Time: A Mystery & Problem

Jacob Needleman
398 words, 8K views, 3 comments

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The question of our relationship to time is both a mystery and a problem. It calls to us from the deepest recesses of the human heart. And it bedevils us on all the surfaces of our everyday life. At the deeper levels, in front of the mystery of time, we are mortal beings solemnly aware of our finitude -- longing, perhaps, for that in ourselves which partakes of the eternal. But at the surface levels of ourselves, in front of the problem of time, we are like frantic puppets trying to manage the influences of the past, the threats and promises of the future and the tense demands of the ever-diminishing present moment. The mystery of time has the power to call us quietly back to ourselves and toward our essential freedom and humanness. The problem of time, on the other hand, agitates us and"lays waste our powers."

Five years ago (...) the uniquely modern form of the problem of time -- the astonishing fact that the conditions of contemporary life are bleeding meaningful time out of our lives—had already begun to assume epidemic proportions. Almost all of us—including even young children—were being afflicted by this new poverty, this time-poverty. [...]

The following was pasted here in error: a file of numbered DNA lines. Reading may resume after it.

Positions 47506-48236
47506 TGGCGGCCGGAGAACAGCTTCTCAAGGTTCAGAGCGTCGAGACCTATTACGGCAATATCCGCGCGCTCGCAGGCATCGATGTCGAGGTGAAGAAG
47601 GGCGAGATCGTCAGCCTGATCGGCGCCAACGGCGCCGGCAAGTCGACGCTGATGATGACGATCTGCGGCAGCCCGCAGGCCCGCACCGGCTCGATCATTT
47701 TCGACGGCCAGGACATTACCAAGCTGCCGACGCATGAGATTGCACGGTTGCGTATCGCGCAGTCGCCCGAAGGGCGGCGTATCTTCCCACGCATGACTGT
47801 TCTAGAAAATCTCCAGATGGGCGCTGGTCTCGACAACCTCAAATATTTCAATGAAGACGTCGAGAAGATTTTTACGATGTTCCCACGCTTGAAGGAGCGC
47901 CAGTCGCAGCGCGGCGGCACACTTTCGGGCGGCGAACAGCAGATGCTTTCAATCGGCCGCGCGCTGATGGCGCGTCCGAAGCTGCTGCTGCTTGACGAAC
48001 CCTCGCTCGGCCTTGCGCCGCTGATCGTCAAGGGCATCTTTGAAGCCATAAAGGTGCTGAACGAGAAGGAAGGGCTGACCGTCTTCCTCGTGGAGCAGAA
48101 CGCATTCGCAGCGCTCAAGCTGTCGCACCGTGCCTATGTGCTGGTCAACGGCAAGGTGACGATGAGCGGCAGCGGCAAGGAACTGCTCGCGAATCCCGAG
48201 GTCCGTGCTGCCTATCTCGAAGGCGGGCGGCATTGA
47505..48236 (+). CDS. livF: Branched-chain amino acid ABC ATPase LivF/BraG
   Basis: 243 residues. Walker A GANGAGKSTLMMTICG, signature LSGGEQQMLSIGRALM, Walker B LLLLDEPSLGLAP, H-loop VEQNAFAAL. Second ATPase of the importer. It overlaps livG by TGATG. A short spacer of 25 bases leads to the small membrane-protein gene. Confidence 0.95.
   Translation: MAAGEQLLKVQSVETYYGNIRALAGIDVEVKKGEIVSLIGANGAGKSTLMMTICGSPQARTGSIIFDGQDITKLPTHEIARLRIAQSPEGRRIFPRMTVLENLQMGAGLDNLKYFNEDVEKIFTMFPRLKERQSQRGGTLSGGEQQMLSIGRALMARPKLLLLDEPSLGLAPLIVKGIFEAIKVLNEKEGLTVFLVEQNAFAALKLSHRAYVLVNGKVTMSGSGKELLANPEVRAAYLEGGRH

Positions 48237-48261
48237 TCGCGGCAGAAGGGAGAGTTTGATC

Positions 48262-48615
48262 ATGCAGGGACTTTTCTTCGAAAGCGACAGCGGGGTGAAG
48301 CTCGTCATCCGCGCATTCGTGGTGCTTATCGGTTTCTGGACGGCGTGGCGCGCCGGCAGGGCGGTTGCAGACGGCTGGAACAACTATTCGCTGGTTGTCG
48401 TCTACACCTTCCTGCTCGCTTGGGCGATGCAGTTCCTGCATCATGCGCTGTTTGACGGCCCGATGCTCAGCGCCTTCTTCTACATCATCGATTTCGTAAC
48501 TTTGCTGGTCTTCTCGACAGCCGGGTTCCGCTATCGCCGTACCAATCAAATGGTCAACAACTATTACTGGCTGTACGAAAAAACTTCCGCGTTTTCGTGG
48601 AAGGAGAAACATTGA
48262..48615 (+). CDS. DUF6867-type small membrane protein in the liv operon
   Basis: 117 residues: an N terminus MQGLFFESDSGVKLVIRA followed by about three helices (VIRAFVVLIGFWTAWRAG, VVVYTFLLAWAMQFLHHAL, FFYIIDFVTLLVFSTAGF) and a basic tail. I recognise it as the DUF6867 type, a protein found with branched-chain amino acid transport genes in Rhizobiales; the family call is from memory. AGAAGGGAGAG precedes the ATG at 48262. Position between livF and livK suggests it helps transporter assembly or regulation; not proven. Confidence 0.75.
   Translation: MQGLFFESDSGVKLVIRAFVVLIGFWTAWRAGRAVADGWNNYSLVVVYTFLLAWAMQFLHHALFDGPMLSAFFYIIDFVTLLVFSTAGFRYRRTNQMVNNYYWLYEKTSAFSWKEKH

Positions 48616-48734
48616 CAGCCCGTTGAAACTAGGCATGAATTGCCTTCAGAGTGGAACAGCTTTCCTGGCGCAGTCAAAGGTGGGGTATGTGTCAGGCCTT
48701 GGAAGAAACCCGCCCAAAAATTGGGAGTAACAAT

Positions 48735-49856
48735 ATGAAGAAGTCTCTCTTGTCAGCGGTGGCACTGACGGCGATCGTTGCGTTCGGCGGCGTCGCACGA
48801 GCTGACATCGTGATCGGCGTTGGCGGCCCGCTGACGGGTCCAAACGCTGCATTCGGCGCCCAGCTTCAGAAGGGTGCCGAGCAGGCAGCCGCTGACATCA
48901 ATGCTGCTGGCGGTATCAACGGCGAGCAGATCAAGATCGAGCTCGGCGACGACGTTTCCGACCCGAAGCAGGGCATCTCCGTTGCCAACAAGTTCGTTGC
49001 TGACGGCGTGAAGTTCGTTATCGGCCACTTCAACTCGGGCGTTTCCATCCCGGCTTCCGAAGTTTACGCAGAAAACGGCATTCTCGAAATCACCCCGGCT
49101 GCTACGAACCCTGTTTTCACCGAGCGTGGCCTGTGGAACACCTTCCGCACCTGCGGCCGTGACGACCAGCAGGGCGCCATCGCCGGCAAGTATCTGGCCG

In the world as in oneself, time is vanishing because we have lost the practice of consciously inhabiting our life, the practice of bringing conscious attention to ourselves as we go about our lives.

All clichés about "be here, now" aside, the fundamental fact is that, in ways we cannot imagine, the key to living the values we prize—freedom, moral will, compassion, common sense and far-seeing wisdom -- depend on the exercise and development of the uniquely human capacity to free our attention from its "capture" by the impulses of the body and the imaginings and automatisms of the mind and emotions. In the world as in oneself, everything depends of the presence of humanness—in oneself it depends on the presence, even if only to a relative degree, of the Self, the real I am, -- and in the life of the world it depends on the presence of people who have and can manifest this capacity to be, or even only who wish for it and who come together to learn from each other and to help each other for that purpose.

--Jacob Needleman

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